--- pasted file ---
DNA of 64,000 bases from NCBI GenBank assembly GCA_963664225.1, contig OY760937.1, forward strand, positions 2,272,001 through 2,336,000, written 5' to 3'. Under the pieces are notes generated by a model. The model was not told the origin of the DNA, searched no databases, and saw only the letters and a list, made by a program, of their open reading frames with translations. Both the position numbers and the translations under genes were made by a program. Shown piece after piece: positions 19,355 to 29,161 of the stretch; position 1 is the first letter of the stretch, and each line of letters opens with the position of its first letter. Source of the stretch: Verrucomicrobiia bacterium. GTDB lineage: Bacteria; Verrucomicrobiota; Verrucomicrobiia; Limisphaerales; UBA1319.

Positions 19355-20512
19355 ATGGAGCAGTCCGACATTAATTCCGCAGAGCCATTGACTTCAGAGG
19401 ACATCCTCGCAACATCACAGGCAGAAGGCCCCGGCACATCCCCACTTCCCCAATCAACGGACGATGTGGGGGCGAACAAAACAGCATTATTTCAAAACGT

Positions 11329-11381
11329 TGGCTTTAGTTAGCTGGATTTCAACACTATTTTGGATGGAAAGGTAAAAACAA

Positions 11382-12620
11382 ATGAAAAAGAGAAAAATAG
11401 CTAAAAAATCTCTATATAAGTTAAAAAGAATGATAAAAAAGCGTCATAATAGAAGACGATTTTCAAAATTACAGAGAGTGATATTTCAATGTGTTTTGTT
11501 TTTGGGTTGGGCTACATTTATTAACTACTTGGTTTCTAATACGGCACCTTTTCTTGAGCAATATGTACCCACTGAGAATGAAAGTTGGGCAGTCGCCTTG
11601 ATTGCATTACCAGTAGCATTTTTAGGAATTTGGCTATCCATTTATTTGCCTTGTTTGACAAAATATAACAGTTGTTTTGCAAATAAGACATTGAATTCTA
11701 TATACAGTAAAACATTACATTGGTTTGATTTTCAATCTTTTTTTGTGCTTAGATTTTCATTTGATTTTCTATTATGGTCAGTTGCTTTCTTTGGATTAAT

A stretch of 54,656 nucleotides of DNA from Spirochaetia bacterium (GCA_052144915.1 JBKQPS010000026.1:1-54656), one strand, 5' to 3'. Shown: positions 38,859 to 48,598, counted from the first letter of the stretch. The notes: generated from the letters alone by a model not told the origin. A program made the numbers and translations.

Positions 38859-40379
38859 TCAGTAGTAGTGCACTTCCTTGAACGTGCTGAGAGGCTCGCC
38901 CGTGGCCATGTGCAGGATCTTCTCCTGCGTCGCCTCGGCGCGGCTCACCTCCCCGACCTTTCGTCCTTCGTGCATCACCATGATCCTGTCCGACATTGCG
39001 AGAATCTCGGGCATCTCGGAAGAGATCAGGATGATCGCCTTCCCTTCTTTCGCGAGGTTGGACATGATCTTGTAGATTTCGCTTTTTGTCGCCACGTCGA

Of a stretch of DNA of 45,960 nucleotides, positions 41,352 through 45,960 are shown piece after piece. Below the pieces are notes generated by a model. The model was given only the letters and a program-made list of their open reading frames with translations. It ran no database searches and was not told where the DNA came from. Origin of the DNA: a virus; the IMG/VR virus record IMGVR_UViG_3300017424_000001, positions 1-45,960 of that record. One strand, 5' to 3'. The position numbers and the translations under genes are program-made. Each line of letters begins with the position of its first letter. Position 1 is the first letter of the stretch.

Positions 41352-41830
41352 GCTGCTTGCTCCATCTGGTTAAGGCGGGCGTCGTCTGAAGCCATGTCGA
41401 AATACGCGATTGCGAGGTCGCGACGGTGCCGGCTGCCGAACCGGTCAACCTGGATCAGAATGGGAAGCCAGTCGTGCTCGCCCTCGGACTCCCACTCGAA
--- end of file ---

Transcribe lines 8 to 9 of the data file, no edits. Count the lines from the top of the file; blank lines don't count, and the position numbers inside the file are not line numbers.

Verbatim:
11382 ATGAAAAAGAGAAAAATAG
11401 CTAAAAAATCTCTATATAAGTTAAAAAGAATGATAAAAAAGCGTCATAATAGAAGACGATTTTCAAAATTACAGAGAGTGATATTTCAATGTGTTTTGTT